A push button was connected to GPIO pin 12 (D6) and configured to use an internal pullup resistor. Using a pullup meant that the button pressed state was logic low and released state logic high.
    So that the board could recognize both short and long presses, I opted to use polling logic over interrupts. This method is easily extensible to record double clicks as well. While interrupts would allow the ESP8266 to sleep, this application is unable to take advantage of the low power modes since all of them disconnect from wifi. Reconnect time is on the order of seconds. And polling is easy to implement.
    While a typical mouse click only records a click after the button has been released, the buzzer records one as soon as the button is down, to reduce perceived latency. A long press is recorded if the button is held down for more than 2 seconds.

    My goal was sub-100ms latency from a 10m distance so that teams further away don't appear on the screen after teams close by that buzzed in later (wireless mice seemed to have this problem). Preliminary tests in a WiFi-congested environment indicate a round trip of ~60ms, well within the project constraints.

    See project files for the NodeMCU code, and the github repo for the desktop app code.

  • 3
    Designing the button cap

    An important part of the quiz experience is smashing the buzzer button when you figure out the answer. Typical 10mm diameter buttons weren't going to cut it because they're too small for the satisfaction. Sizeable arcade buttons weren't available cheap locally or online (except, of course, the trusted AliExpress). I didn't want to wait another 2 weeks for shipping, so I decided to 3D print a 60mm diameter button cap for a momentary push button I found in the lab.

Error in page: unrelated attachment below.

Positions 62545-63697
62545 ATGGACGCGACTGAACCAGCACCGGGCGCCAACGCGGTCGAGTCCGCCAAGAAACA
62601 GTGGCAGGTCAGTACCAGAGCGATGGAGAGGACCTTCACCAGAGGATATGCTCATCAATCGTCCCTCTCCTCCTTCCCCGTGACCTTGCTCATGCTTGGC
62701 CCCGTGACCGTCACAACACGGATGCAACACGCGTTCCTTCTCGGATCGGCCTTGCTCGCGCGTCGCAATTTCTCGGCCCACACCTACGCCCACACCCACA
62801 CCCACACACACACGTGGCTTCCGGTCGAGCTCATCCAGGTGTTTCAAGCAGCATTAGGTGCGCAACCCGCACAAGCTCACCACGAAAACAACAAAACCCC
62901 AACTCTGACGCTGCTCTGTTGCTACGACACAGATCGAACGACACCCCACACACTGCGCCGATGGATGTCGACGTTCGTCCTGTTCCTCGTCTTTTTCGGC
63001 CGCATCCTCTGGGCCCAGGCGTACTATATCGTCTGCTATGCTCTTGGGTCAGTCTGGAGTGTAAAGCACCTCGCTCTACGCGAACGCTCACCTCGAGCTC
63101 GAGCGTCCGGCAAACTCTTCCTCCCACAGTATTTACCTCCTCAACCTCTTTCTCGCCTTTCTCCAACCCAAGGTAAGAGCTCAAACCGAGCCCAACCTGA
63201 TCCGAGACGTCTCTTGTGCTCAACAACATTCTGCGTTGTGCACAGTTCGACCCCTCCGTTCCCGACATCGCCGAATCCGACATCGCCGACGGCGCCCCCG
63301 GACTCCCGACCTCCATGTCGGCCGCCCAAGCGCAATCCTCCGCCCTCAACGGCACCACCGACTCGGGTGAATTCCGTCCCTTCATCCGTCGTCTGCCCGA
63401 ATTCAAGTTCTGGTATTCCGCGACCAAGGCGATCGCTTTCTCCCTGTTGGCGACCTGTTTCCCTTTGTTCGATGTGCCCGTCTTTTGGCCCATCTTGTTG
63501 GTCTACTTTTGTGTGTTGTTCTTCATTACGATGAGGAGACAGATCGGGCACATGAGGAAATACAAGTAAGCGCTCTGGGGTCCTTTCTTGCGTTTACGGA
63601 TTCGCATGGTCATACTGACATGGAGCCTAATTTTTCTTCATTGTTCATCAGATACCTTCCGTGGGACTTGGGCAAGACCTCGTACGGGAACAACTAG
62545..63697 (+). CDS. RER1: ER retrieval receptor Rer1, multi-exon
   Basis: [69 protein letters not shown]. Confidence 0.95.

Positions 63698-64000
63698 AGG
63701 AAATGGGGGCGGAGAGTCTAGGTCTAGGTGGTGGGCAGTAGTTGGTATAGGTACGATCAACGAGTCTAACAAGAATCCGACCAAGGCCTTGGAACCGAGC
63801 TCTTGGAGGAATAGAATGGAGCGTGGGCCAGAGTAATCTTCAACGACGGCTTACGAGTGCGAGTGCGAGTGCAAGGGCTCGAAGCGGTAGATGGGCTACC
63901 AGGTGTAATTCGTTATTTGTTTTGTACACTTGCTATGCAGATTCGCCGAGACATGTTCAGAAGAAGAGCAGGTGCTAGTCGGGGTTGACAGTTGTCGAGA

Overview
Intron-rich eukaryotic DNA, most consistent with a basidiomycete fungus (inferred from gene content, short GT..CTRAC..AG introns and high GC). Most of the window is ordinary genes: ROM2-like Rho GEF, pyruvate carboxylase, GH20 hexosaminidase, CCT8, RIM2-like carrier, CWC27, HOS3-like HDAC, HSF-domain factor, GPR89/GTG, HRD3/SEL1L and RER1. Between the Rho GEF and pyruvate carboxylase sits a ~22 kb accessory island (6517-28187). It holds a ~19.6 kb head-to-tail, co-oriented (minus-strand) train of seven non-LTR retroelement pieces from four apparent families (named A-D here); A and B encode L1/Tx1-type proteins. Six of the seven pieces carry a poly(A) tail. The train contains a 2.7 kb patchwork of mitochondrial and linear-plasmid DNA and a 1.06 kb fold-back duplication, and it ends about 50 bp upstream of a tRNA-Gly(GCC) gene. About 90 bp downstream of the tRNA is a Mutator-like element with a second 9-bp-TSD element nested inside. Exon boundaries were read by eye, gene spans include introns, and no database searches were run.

It was my first time 3D printing using a Makerbot Replicator+ at the university. I read several articles on the excellent to understand how FDM printing worked, as well as techniques and common pitfalls. Modeling using Autodesk Fusion 360 was fairly easy to pick up using this tutorial and simply playing around. It took 2 prints to get the tolerance for the cylinder fit right (0.2mm greater than button diameter).
    There fillet at the base of the inner cylinder makes it a little less prone to tear off. The other fillets and chamfers are just for aesthetics :)

    In the first prototype the cap height was about 6 mm, whereas the final version is about 10 mm. This is due to changes in the lid design, which I will detail in the next step.